Science and Art Combine for Winning SEM Images
Nano Nemo on the Water
Subject: Nano-sized layers of Ti2C particles representing the imaginary Nemo character in Pixar's "Finding Nemo" animation. Ti2C synthesized by selective etching and is a promising electrode material for energy storage devices
Credit: Armin VahidMohammadi, Auburn University
Method/Instrument: JEOL JSM-7000F.
The first thing one notices about the images that Armin Vahid Mohammadi has created is that they are visually striking. Details and shapes emerge from the background, bearing a strong resemblance to animation characters, as in two images that were awarded top prizes in 2016 and 2017.
More recently, synthesized Ti2C particles in a micrograph were colorized to resemble Nemo in the Pixar film Finding Nemo. Entitled “Nano Nemo on the Water,” it was selected as the winner of the Grand Prize SEM Image category
in JEOL’s image contest for 2017. An earlier colored SEM image of layered Ti2C MXene
showing similarities to the face of Lord Voldemort, a character in the Harry Potter movie series, won first place in the 2016 MRS Fall “Science as Art” contest
Combining art and science is a passion for Armin, who is doing his PhD studies in Materials Engineering at Auburn University in Alabama.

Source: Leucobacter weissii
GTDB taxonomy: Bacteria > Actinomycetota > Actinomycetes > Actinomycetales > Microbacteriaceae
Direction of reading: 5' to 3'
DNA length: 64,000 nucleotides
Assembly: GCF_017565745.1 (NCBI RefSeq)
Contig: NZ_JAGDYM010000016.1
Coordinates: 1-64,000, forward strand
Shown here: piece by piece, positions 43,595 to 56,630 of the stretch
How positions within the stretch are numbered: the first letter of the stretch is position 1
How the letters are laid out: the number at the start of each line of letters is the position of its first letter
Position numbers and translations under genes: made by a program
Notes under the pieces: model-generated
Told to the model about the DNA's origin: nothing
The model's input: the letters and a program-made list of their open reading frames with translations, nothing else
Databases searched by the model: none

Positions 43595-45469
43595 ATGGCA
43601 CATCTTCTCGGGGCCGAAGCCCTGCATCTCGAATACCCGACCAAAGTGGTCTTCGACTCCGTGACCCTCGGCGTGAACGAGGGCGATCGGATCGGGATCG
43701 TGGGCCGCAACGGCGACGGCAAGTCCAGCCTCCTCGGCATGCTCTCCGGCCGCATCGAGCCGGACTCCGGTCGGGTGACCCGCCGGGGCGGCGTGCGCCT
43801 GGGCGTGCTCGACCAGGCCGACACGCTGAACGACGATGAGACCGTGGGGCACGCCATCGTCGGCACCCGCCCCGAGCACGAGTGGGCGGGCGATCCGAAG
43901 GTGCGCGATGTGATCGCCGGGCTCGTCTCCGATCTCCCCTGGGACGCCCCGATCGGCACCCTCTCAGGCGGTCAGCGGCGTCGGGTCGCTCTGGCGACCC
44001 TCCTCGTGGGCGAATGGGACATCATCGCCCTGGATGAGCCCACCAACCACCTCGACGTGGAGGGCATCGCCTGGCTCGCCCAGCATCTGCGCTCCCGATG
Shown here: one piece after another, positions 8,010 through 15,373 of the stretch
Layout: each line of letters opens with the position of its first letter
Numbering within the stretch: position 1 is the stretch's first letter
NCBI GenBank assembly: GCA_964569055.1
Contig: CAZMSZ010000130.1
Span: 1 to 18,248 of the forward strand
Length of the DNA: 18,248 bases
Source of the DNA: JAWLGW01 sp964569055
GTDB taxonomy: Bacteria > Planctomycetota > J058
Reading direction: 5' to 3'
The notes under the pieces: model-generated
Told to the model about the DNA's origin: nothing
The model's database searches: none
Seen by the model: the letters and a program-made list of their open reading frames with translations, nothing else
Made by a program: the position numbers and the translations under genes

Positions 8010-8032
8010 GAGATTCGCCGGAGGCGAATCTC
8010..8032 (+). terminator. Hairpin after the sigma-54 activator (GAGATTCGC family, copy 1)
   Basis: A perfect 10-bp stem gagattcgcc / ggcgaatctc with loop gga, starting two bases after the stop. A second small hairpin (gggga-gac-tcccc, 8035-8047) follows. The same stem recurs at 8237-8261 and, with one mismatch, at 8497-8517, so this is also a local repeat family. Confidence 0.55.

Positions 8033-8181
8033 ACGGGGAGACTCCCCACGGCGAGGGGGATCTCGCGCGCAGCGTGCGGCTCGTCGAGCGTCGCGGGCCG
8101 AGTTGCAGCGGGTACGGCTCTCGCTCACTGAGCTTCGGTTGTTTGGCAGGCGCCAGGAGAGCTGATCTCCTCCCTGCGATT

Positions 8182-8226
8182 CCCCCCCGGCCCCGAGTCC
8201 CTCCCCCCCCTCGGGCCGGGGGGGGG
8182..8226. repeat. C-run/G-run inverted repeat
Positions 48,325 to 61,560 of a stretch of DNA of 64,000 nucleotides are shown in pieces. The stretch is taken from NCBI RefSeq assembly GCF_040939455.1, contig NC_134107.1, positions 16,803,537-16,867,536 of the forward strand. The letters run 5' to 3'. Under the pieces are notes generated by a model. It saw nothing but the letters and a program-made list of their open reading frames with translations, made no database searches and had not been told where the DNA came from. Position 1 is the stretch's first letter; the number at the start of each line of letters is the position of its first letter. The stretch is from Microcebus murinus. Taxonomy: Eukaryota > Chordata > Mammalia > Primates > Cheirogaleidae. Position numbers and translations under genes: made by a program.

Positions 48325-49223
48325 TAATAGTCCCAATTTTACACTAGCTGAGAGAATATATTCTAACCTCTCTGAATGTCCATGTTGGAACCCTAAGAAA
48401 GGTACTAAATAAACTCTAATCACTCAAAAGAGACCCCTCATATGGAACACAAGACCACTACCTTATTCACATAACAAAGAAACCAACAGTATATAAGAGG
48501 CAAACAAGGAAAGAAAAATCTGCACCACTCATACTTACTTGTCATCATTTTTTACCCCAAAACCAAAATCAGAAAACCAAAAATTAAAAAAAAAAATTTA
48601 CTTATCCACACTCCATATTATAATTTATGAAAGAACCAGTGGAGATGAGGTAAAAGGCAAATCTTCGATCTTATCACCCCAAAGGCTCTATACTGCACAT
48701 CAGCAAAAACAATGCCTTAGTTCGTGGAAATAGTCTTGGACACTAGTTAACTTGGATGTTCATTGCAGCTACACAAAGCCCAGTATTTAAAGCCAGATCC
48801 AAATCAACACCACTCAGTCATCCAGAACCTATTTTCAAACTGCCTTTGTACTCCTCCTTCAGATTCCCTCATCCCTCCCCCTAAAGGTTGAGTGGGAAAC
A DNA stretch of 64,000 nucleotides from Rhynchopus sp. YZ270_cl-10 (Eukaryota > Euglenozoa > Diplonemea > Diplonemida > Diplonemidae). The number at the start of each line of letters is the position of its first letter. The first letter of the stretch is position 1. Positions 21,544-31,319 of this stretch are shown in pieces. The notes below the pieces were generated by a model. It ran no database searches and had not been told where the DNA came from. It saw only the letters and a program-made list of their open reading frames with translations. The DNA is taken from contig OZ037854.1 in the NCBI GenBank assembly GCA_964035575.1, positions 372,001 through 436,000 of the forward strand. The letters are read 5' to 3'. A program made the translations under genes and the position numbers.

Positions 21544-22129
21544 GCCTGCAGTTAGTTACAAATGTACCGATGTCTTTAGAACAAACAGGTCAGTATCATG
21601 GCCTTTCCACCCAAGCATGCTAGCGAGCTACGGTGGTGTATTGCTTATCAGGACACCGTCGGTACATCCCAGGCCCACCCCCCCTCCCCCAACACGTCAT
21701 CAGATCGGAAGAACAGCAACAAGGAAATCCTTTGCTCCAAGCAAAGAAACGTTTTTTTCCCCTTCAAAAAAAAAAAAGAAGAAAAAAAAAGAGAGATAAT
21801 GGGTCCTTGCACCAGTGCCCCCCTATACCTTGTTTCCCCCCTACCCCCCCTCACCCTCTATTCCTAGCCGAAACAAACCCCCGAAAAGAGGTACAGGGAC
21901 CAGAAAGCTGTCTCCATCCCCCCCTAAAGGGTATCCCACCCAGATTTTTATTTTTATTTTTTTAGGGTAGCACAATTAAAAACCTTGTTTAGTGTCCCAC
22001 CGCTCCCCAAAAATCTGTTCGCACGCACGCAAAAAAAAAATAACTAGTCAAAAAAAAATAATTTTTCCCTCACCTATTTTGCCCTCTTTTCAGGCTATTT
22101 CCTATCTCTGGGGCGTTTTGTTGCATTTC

First the science.
“I do research on developing new materials based on a family of 2D materials called MXenes for batteries and other energy storage devices such as supercapacitors. We have recently shown the promising application of MXenes as cathode materials for next-generation aluminum batteries in a paper published in ACS Nano. Hopefully, by using other metals such as aluminum in the future we can find safer and cheaper alternatives for the current Lithium-ion batteries,” he says.
Then the art.
“Generally, I am interested in computer graphics and since my early years in middle school I became a professional user of many different graphics programs. For these types of artworks that I do, the interest basically comes from different objects and particles in the SEM images that resemble real-life characters. Coloring these types of micro/nano-scale images gives life to them and makes them more understandable for general audiences.”
Armin first encountered the SEM as an undergraduate, then became more familiar with its use as a graduate student studying morphology of nanoparticles. He now uses the JEOL JSM-7000F SEM regularly at Auburn.
Building on his research he hopes to develop a real product that is beneficial to human life. “I believe as an engineer and a scientist, by only pushing forward to understand more without finding practical applications which can result in an improvement in people’s lives, we will not be successful. The best would be a direct transfer of science to engineering products and vice versa, which is always hard to achieve. This is the main goal for me, to apply my knowledge toward creating a real product that is much better and more efficient than other similar products, like a better battery.”